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Reports


Review carried out on 9 September 2021

During a monthly review of our data

We carried out a review of the data available to us about Abbey Lodge on 9 September 2021. We have not found evidence that we need to carry out an inspection or reassess our rating at this stage.

This could change at any time if we receive new information. We will continue to monitor data about this service.

If you have concerns about Abbey Lodge, you can give feedback on this service.

Inspection carried out on 24 March 2021

During an inspection looking at part of the service

Abbey Lodge is a care home and can accommodate up to seven people in one adapted building. The service supports people living with a learning disability. At the time of our assurance visit there were five people using the service.

We found the following examples of good infection prevention and control (IPC) practice.

There was an effective process and systems in place for visitors/professionals visiting the service, in line with the government guidance.

Individual risk assessments were in place for any person or staff member at an increased risk of infection which included being able to isolate. There was enough personal protective equipment (PPE) available and staff used this effectively.

Good cleaning regimes were in place. The service was clean, odour and clutter free.

Inspection carried out on 14 July 2017

During a routine inspection

This inspection took place on 14 and 24 July 2017 and was unannounced. At our last inspection on 24 April 2015 the service was found to be meeting the required standards in the areas we looked at.

Abbey Lodge is a care home for people who are living with learning disabilities or an autistic spectrum disorder. There were six people living at the home at the time of this inspection. The home consists of one large detached house spread over two floors. Each person has their own bedroom with shared bathrooms/shower facilities, one large sitting room and conservatory and shared kitchen/dining room.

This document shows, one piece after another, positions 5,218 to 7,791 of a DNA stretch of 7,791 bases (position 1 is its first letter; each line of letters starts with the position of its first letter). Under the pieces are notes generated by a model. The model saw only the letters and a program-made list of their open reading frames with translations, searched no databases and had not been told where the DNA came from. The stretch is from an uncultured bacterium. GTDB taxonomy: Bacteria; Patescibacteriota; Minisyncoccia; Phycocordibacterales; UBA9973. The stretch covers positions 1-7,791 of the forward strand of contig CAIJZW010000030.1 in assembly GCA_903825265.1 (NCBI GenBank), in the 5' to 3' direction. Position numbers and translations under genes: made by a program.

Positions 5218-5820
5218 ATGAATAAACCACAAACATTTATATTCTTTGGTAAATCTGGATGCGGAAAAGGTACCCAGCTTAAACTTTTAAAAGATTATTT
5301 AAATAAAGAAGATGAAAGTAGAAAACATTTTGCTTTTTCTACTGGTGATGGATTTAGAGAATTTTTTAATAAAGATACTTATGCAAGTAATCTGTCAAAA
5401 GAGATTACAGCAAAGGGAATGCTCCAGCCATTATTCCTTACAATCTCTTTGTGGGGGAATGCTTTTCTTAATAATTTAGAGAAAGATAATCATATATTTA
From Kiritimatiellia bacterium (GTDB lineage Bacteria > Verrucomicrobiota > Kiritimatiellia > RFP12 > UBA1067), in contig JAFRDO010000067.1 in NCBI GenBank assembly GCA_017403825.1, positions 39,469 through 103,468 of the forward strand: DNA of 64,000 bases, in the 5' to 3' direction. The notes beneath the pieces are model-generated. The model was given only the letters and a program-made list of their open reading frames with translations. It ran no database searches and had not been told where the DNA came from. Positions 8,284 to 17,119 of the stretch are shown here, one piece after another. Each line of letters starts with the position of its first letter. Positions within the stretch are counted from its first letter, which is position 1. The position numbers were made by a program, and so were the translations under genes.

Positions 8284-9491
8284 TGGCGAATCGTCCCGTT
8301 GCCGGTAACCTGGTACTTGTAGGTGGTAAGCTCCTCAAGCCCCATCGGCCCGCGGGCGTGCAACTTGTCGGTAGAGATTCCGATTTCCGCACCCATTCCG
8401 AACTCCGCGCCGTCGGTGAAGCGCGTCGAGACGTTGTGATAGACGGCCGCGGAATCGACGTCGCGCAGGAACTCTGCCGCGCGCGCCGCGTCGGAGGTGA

There was a manager in post who had registered with the Care Quality Commission (CQC). A registered manager is a person who has registered with the CQC to manage the service. Like registered providers, they are 'registered persons'. Registered persons have legal responsibility for meeting the requirements in the Health and Social Care Act and associated Regulations about how the service is run.

The majority of people who lived at the home were unable to communicate verbally but we observed staff supporting people with a range of communication aids, which included signing and interpreting people’s body language with regards to meeting their needs and wishes. People welcomed us into their home and told us they felt safe and happy living at Abbey Lodge.

Staff were clear about their role in supporting people and about how they positively managed risks to people's safety and well-being. There were clear plans on how to support people to have independence and control over their lives while promoting their safety, comfort and wellbeing.

Staff had received training in how to safeguard people from abuse and knew how to report concerns. Safe and effective recruitment practices were followed to ensure that all staff were suitably qualified and experienced. There were sufficient numbers of suitable staff available to meet people's individual needs. People were supported to manage their medicines safely.